Daily Dose

New ADHD guidelines could increase treatment in preschoolers and high schoolers

By Deborah Kotz
October 17, 2011

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New guidelines for diagnosing and treating attention deficit hyperactivity disorder could lead pediatricians to diagnose the condition in kids as young as four and to continue treating teens through high school on stimulant drugs like Ritalin and Adderall. The recommendations, released today at the American Academy of Pediatrics annual meeting in Boston, state that primary care physicians should do a diagnostic workup and initiate treatment for ADHD for any child aged 4 through 18 who has academic or behavioral problems and has trouble with inattention, hyperactivity, or impulsivity.

The previous guidelines issued a decade ago only applied to children aged 6 through 12 since at that time, there a was a lack of research in preschoolers and teens, according to Dr. Mark Wolraich, chair of the guideline committee.

Besides expanding the age range, “we wanted to strongly remind physicians that this is a chronic illness,” said Wolraich, “and if anything we’ve fallen down in the care of children” who, once they reach high school, stop taking their medications only to see a return of symptoms.

(Wolraich, a professor of pediatrics at the University of Oklahoma Health Sciences Center, has served as a consultant to several pharmaceutical firms that manufacture drugs for the treatment of ADHD. Most of the 15 members of the guideline writing committee had no conflicts.)

An estimated 5 percent of American school-age children have been diagnosed with ADHD or its cousin, attention deficit disorder, and questions have been raised concerning the overdiagnosis and overtreatment of the disorders in those with mild behavioral problems that fall into the normal range of behavior. Two studies last year found that the youngest kids in the class -- who are more likely be less mature than their peers -- were more likely to be diagnosed with ADHD.

In a blog posted today, pediatrician Claudia Gold, author of the book Child in Mind, argued that extending the diagnosis down to age 4 is very worrisome. “There is a wide range of maturity rate,” Gold wrote. “A four or five-year-old who is among the youngest in the class is at particular risk for being diagnosed with ADHD for what is in fact a normal developmental variation.”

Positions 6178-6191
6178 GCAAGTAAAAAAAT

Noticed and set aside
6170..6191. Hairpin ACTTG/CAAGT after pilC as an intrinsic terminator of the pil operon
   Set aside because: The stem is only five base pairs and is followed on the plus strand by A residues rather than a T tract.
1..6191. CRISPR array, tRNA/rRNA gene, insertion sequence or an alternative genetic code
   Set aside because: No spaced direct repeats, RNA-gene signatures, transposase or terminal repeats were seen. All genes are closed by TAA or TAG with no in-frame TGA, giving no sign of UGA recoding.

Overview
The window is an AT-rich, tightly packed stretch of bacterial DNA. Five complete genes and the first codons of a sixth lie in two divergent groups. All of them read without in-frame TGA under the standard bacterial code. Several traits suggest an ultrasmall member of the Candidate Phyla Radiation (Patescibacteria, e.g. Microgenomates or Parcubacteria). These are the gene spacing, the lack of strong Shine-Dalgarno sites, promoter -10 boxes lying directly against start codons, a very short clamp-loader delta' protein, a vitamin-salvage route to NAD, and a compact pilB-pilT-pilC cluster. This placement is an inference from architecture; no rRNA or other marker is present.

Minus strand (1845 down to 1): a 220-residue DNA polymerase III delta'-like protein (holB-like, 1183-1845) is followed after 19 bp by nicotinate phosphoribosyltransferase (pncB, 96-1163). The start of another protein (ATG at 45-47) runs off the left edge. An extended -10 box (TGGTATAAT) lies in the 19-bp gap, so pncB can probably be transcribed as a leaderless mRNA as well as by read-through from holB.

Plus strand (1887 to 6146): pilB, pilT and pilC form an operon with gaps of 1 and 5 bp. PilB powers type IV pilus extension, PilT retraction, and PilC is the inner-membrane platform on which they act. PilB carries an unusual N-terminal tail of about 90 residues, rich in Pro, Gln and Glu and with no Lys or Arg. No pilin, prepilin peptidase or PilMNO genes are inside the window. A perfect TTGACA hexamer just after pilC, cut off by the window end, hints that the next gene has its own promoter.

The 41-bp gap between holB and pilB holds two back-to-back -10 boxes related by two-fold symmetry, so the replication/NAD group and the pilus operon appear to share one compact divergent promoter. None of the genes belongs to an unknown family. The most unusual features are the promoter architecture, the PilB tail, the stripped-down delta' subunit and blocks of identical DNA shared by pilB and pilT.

Of course, many parents have found that diagnosis and treatment for the condition has provided their children with a much-needed life preserver enabling them to overcome learning deficits and achieve their academic potential.

Wolraich said the intent of the new guidelines was to cut down on overdiagnoses by providing physicians with better diagnostic criteria while also identifying children who have gone undiagnosed and untreated. For preschoolers, the guidelines recommend behavior therapy as a first-line treatment followed by a medication like Ritalin only if the therapy hasn’t worked. He added that high schoolers being treated with drugs for ADD or ADHD don’t necessarily need to remain on medication but should be closely monitored to see whether their schoolwork suffers if they go off their medications.

“We didn’t specifically come out with recommendations on whether teens should stop medications since to some extent, it’s individual for each patient,” Wolraich said. Some teens, for example, go off their stimulants around holiday times since they can suppress appetite and make holiday dinners less enjoyable. Others find they can taper off on weekends or during the summer.

Doctors may need to adjust medications and doses as teens grow or go through puberty, the guidelines stress. Some may develop severe insomnia from stimulant drugs and may be better off switching to a non-stimulant drug like Strattera or Intuniv. Others may need to switch to higher doses.

How much impact the new guidelines will have on the diagnosis and treatment of ADHD remains to be seen. Physicians are often slow to adopt new recommendations, though many are already treating ADHD in preschoolers.

No question, though, more children could “potentially be on [drug] treatments for longer periods” as a result of the new recommendation, said Dr. Carole Allen, who retired this month as director for pediatrics for Harvard Vanguard Medical Associates, and is an member of the AAP board of directors who reviewed and approved the new guidelines. “This is an instance of the benefit outweighing the risk.”

In an e-mail, she said she thinks “most pediatricians will be pretty cautious in their use of medications in young children and will consult with mental health professionals for guidance.”

Dr. Marilyn Augustyn, a developmental and behavioral pediatrician at Boston Medical Center, said via e-mail that she welcomed the new policy -- which she played no role in developing -- and considered it an “improvement on the old one” since, among other things, it included a broader discussion on behavioral treatment approaches like preschool special education services that urge positive reinforcement for good behavior.

Deborah Kotz can be reached at Follow her on Twitter @debkotz2.

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